his share.

The duchy of Warsaw answered Napoleon's pur

* Memoirs of Count Oginski.

+ He was the son of Augustus III., King of Poland.

poses. It equipped an army of 30,000 men, of which the greater part was employed against the independence of Spain. Prince Joseph Poniatowski could, in 1809, only bring 9000 men to oppose 30,000 Austrians under the Archduke Ferdinand; yet even these few repulsed their adversaries, and reconquered a considerable part of Galicia. Their further progress was, however, paralyzed by Alexander, who, apprehensive for his own interests, hastened with 48,000 men to give a feigned support to Napoleon.

By the treaty of Schönbrunn (October 14, 1809) the palatinates of Lublin, Podlachia, Sandomir, and Cracow (20,000 square miles), and one-half of the salt mines of Wieliczka, were addded to the duchy; Austria retaining the rest of Galicia, the province of Tarnopol (2600 square miles) excepted, which Alexander reclaimed for himself. In this fifth partition of Poland Napoleon was the less excusable, as Austria had offered to renounce the whole of Galicia in consideration of a trifling compensation in Illyria.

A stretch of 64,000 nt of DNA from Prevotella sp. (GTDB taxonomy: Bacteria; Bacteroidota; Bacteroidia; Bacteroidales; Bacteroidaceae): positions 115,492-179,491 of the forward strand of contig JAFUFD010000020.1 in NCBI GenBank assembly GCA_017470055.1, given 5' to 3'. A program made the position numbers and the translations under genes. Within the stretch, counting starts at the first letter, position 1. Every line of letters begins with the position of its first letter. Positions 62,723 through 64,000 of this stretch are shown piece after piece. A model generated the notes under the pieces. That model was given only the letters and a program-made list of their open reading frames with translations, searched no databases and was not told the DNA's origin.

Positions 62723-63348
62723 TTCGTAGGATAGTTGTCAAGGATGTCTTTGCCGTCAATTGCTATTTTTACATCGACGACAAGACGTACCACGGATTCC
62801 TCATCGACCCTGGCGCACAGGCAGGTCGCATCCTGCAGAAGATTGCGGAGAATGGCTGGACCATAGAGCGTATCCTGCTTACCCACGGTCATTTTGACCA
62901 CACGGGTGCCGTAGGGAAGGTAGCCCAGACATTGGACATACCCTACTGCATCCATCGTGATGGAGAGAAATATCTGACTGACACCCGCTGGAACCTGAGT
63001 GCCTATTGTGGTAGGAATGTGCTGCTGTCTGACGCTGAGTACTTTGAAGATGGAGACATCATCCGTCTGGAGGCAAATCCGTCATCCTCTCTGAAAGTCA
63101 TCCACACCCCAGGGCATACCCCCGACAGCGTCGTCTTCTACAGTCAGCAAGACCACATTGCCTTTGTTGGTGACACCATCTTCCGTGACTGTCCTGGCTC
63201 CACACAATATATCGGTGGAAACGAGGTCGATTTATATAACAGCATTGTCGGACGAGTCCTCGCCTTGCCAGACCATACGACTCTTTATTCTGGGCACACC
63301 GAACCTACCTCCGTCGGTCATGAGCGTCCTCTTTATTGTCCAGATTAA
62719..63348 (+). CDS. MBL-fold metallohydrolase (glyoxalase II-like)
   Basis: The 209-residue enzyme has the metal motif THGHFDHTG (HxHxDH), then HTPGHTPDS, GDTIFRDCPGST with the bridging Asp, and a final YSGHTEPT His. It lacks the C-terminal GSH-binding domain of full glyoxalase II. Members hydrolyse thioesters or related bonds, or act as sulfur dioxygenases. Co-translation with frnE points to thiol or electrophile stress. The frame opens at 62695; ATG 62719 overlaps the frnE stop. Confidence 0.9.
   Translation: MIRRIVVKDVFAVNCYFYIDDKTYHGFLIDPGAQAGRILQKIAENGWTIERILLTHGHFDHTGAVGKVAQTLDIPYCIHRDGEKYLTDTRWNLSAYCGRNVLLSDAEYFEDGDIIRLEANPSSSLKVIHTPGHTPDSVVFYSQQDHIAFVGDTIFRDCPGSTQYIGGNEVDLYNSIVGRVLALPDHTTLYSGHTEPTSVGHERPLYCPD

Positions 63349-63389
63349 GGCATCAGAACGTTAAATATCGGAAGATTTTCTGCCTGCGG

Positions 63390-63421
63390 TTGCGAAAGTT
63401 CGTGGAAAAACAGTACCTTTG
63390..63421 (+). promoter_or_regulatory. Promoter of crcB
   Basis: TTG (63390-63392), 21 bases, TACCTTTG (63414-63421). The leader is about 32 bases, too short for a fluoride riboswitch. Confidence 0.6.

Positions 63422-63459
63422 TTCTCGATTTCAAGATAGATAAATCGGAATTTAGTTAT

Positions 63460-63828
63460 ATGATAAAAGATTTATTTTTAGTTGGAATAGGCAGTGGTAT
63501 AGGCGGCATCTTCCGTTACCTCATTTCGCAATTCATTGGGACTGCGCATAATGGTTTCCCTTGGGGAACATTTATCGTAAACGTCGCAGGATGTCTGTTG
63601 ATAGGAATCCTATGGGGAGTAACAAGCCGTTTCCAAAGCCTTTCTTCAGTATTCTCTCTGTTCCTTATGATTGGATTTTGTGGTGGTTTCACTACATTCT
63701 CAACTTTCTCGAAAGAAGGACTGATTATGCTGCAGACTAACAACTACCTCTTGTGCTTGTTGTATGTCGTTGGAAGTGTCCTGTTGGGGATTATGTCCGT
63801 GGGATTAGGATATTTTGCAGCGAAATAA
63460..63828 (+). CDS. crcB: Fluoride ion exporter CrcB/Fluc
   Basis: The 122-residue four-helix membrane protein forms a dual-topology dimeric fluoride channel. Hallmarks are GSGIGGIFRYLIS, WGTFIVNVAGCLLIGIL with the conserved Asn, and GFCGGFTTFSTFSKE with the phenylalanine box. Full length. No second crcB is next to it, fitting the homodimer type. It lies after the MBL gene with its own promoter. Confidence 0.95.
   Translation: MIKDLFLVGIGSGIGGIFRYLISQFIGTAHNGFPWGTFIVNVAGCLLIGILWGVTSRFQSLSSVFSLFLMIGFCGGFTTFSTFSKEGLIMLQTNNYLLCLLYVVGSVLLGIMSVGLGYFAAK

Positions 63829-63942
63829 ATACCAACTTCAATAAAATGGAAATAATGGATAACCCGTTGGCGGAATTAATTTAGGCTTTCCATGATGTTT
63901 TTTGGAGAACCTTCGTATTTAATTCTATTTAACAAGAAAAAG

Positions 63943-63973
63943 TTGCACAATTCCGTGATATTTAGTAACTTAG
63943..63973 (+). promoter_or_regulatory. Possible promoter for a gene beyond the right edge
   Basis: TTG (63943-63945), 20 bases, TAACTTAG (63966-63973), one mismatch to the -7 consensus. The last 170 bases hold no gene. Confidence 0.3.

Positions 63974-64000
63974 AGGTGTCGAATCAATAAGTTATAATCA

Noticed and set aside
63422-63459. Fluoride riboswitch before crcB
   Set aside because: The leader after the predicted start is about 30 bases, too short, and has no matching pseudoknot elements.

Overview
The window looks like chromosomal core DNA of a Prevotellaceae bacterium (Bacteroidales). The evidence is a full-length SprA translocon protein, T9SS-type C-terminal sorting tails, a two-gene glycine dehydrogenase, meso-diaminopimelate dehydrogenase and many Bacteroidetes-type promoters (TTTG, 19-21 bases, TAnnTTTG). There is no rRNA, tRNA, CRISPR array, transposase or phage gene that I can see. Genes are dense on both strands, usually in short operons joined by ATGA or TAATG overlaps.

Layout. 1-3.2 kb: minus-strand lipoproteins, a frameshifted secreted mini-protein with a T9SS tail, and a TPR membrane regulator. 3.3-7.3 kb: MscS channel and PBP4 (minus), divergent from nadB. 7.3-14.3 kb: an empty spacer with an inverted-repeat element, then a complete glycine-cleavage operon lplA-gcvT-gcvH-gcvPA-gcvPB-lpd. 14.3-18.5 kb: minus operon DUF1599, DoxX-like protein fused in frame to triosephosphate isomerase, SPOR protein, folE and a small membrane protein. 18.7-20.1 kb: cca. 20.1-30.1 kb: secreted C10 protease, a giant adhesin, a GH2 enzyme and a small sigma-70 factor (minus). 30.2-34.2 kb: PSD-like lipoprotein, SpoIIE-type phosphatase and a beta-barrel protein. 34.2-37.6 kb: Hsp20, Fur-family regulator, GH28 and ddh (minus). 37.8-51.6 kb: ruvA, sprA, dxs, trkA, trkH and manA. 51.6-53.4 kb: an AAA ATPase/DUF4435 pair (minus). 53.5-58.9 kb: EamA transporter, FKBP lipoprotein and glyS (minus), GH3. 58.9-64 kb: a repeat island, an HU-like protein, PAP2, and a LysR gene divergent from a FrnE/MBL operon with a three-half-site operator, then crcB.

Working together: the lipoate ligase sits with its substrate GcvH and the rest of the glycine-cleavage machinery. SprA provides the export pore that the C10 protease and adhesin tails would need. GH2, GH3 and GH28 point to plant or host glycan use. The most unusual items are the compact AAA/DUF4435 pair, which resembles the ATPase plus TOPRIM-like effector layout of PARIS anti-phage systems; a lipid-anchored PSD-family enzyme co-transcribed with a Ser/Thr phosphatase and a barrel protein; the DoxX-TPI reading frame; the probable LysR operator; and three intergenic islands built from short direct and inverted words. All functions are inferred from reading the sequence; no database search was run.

Since the treaty of Tilsit, the two great objectsthe partition of Turkey, and the prevention of the re-establishment of Poland-inseparably connected, had filled the mind of Alexander. Napoleon, on the other hand, hampered by Spanish affairs, and more than ever needing the emperor's co-operation against England, had, at the conference of Erfurt, made immense concessions to him, actually engaging not to move in favour of the Poles. The late additions to the